Budapest, Hungary, is known as the Pearl on the Danube and that name is well deserved! This beautiful city is packed with history, culture, and most importantly, Hungarian food. Split by the flowing river Danube, Buda and Pest (Budapest) offer visitors an array of things to do. We’ve compiled a list of our favorite things below and we hope it serves as a useful guide for what to do in Budapest.
Budapest Free Walking Tour
A free walking tour is the perfect prelude to any adventure and we highly recommend checking these out.
We went on the general free walking tour, Jewish Quarter tour and communism tour. All three tours were spectacular and well worth your time. Not only do you get a sense of direction around Budapest but you also get information and tips from the local guide taking you around the city.
There are other tours available as well. You can check out Trip to Budapest Free Walking Tours.
St. Stephen’s Basilica
One of the most iconic buildings in Budapest, it’s the only building that shares the same height with parliament (96 meters). Our visit to St. Stephen’s Basilica was made even more special by the snowfall. You can read more about our visit, as well as how to get to the top for some great views, in our post on St. Stephen’s Basilica.
One of the most famous spots in all of Budapest, Heroes’ Square is a lovely walk, even in January’s bitter cold. We envy you if you visit in the summer. The square was built to commemorate Hungary’s 1000th year, 1896. However, with regimes changing several times since then, statues have changed over time as well. That said, it was reconstructed after WWII and is now a landmark site in Budapest.
Walk further into City Park and enjoy ice skating and the beautiful Vajdahunyad Castle. Venture even further and you’ll find Széchenyi Thermal Bath. This is a beautiful area of Budapest.
Gellért Hill and Liberty Statue
Take a trek across Liberty Bridge and head up Gellért Hill. The lady liberty of Budapest is waiting for you at the top and there are amazing views as well. Try to time your visit around sunset for an even richer experience. See how our time went (it was awesome) in our post on Gellért Hill and Liberty Statue.
Hospital in the Rock Museum
The Hospital in the Rock is a lesser known gem in Buda Castle but it’s a fantastic museum that any fan of history will enjoy. Literally located “in the rock”, the museum served as a hospital during WWII and then as a nuclear bunker during the communist regime.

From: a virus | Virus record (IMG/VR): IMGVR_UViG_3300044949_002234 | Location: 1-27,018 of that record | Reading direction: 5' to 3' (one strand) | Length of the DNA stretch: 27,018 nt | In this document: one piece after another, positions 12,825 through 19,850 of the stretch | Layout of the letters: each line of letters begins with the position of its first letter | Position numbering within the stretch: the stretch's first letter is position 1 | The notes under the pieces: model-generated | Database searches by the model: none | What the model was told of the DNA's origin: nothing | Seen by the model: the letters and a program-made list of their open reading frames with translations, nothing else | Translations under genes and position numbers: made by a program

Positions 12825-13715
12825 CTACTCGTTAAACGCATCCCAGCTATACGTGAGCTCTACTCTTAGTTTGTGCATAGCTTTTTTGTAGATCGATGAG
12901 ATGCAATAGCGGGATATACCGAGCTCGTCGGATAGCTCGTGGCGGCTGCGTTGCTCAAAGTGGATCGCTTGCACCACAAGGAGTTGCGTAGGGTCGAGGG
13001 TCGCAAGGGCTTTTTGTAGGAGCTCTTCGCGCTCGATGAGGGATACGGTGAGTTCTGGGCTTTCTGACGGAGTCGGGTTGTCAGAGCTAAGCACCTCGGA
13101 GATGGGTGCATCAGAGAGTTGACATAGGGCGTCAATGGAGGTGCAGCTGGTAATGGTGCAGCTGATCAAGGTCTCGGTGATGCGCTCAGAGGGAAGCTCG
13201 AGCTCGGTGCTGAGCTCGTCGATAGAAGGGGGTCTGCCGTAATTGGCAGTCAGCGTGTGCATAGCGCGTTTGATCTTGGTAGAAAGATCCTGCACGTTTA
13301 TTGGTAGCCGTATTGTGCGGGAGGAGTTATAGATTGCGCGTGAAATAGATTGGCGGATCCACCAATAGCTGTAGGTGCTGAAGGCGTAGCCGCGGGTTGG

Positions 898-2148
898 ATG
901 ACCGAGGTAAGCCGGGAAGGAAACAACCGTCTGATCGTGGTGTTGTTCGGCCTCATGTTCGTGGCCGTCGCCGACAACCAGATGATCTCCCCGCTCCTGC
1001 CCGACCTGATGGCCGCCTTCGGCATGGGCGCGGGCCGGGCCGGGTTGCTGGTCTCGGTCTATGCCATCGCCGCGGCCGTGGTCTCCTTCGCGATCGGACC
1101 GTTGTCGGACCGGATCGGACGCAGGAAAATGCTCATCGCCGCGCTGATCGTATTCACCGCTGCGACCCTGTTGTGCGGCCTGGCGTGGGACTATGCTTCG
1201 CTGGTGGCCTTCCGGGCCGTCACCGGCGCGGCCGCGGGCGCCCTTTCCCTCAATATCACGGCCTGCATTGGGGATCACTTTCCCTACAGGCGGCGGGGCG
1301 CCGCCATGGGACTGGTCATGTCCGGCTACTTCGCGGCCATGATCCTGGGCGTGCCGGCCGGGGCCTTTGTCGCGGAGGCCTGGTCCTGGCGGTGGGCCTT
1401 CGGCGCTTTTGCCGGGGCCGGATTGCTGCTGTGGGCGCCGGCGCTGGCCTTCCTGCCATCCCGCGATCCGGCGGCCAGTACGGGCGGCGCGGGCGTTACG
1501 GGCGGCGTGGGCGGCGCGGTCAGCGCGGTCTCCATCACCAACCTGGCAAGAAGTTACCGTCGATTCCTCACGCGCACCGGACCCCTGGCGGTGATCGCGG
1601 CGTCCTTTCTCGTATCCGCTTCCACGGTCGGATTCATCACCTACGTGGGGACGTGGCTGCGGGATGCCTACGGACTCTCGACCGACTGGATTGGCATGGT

There are caves spanning miles under Buda Castle and the Hospital in the Rock was built within parts of these caves. The tour takes you back in time as you pass through decorated rooms with wax figures to represent the past. This museum surprised us a bit as we weren’t sure what to expect and we’d hate to spoil it for you here. But we’ll say it far exceeded our expectations!
Shop Like a Local at a Market
If you’re staying in Budapest for a while like we did, or even for a short time, check out the local markets! These are a really great way to do something non-touristy and satisfy your taste buds. A win-win! Our favorite spot was Rákóczi tér Market, but there are others scattered throughout the city. Grab some sausage, cheese, and wine for dirt cheap! Read about our experience on how to shop like a local in Budapest.
Unlike St. Stephen’s Basilica, Matthias Church is located on the Buda side of the Danube. It’s a must-see while exploring Buda Castle. Matthias was an essential figure in Hungarian history and this church has a lot of history within for you to appreciate.
Not only is there some sightseeing to be done inside the church but the area outside is also worth a look. Walk around the bastions and appreciate the view of Pest from the Buda side. Read more about our experience in our post about Matthias Church.
Chill in a Budapest Ruin Pub
These are now quite famous and have played a big part of the Jewish Quarter’s transformation after the fall of communism. Old warehouses, factories, apartments, whatever, have been turned into places to meet up and eat and drink.
If you take a free walking tour through the Jewish Quarter then you’ll get some recommendations for places to go or you can check out our post on ruin pubs in Budapest. If you’re looking for what to do one evening in Budapest then we highly recommend going to a ruin pub!
House of Terror
One of the best museums we’ve ever visited. Enough said. But we’ll say a little more about it.